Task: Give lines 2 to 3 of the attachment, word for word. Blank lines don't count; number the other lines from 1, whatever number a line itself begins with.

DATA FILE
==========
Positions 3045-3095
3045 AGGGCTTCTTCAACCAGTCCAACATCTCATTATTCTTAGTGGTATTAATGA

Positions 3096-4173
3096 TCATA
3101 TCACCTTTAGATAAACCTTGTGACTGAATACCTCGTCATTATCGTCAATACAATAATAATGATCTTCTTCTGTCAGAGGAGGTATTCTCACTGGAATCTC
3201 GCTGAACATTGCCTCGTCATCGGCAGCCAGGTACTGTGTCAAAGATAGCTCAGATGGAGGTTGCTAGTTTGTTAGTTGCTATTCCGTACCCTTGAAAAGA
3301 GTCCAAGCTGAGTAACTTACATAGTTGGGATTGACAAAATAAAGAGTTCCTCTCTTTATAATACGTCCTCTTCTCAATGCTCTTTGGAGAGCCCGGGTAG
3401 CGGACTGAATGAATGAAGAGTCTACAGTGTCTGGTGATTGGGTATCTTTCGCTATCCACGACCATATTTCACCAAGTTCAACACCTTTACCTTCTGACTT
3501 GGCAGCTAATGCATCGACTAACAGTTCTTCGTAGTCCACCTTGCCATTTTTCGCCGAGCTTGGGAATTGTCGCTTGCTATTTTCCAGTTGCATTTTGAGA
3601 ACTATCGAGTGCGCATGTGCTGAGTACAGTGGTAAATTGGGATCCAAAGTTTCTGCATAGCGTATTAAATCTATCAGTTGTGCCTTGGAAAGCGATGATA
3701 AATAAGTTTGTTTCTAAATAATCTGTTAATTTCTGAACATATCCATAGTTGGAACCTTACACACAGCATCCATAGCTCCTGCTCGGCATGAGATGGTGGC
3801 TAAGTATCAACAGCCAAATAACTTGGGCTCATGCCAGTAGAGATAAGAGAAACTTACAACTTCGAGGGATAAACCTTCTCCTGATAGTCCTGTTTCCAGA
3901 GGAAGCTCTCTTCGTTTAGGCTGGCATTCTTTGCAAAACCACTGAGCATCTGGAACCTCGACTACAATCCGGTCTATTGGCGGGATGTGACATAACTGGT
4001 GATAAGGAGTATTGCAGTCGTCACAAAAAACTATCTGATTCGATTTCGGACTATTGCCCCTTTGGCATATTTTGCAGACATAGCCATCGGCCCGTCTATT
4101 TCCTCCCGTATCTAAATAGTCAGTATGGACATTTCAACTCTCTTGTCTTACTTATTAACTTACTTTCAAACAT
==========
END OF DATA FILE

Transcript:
3045 AGGGCTTCTTCAACCAGTCCAACATCTCATTATTCTTAGTGGTATTAATGA

Positions 3096-4173